True Emotions In The Minister's Black Veil

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People hide their true emotions on the inside. This theme is clear when Mr. Hooper is talking to his wife about the veil in “The Minister’s Black Veil.” “‘If I hide my face from sorrow, there is cause enough,’ he merely replied; ‘and if I cover it for secret sin, what mortal might not do the same?’” In this scene, Mr. Hopper tells that he is hiding his sorrow behind the black veil. That shows that people hide their true emotions inside and do not show them to others. This theme is also evidenced when Mr. Hooper talks to people about his Black Veil. “‘There is an hour to come,’ said he, ‘when all of us shall cast aside our veils. Take it not amiss, beloved friend, if I wear this piece of crape till then,’” Mr. Hooper is explaining that there will be a time where everyone unveils their true emotions. The theme is clear when a woman is talking to her husband about Mr. Hooper. “‘Truly do I,’ replied the lady; ‘and I would not be alone with [Hooper] for the world. I wonder he is not afraid to be alone with himself!,’” This shows the theme because the lady tells her husband that Mr. Hooper he is afraid of himself and he hides his true emotions.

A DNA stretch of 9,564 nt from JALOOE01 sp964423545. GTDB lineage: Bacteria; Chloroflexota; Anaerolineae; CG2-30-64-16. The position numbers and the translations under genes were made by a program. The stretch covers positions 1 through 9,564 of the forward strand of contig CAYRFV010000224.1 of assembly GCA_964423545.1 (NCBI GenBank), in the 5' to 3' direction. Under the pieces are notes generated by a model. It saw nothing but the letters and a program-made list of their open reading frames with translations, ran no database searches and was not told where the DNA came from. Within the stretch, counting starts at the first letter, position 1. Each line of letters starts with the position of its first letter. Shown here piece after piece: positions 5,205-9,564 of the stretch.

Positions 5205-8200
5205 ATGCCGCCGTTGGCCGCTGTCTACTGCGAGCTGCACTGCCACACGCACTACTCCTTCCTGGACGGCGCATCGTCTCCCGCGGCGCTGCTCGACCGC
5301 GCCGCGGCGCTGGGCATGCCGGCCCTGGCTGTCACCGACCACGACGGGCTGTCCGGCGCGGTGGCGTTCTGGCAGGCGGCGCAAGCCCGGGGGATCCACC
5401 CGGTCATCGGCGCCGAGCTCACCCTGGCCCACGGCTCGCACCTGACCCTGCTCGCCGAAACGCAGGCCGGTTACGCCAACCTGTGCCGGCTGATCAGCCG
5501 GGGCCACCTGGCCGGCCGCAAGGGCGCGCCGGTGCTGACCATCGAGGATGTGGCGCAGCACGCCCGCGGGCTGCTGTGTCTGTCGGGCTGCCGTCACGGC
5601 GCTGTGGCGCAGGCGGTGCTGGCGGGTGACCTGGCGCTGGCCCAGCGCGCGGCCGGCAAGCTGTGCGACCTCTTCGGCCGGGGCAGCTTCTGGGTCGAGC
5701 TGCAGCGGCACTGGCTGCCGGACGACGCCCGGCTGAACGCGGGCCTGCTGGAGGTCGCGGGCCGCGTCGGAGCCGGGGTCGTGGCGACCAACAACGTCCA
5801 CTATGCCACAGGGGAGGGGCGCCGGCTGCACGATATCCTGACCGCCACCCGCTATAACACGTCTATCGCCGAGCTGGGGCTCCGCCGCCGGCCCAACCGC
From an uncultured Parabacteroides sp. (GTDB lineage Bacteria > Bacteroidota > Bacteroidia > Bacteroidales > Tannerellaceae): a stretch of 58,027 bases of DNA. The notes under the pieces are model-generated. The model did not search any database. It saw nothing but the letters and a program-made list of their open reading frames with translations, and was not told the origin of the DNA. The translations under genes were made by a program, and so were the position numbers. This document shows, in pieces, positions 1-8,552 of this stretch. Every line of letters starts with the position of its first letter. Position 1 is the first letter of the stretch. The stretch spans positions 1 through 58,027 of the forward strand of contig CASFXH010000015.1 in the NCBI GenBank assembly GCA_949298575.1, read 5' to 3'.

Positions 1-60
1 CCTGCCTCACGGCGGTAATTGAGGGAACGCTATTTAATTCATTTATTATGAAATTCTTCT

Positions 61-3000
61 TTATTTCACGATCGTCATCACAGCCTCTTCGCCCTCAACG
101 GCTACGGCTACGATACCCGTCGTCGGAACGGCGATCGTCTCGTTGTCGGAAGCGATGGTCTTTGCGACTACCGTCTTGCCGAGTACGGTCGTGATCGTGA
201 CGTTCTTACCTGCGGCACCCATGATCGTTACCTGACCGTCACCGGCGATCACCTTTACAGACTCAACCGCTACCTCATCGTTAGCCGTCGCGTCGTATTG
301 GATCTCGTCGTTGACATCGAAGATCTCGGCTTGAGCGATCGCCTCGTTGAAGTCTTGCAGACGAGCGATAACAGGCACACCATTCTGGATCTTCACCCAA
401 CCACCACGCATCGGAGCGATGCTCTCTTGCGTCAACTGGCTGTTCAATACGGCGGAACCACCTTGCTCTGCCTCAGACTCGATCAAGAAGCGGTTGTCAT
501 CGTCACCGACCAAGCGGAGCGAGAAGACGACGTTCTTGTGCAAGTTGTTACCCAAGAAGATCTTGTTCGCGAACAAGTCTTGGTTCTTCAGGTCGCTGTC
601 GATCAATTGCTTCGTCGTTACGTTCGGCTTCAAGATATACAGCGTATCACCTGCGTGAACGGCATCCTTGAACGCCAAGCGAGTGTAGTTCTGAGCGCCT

If something happens different from the norm people will freak out. This theme is clear when Mr. Hooper is wearing his veil at church. “Such was the effect of this simple piece of crape, that more than one woman of delicate nerves was forced to leave the meeting-house. Yet perhaps the pale-faced congregation was almost as fearful a sight to the minister, as his black veil to them.” In this scene, the woman was so bothered by the veil that she had to
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In the world that Hawthorne creates, people are fearful of their true identity and that fear causes them to act hysterically. If it were not for Mr. Hooper showing the fact that people hide their emotions the mass hysteria would never have

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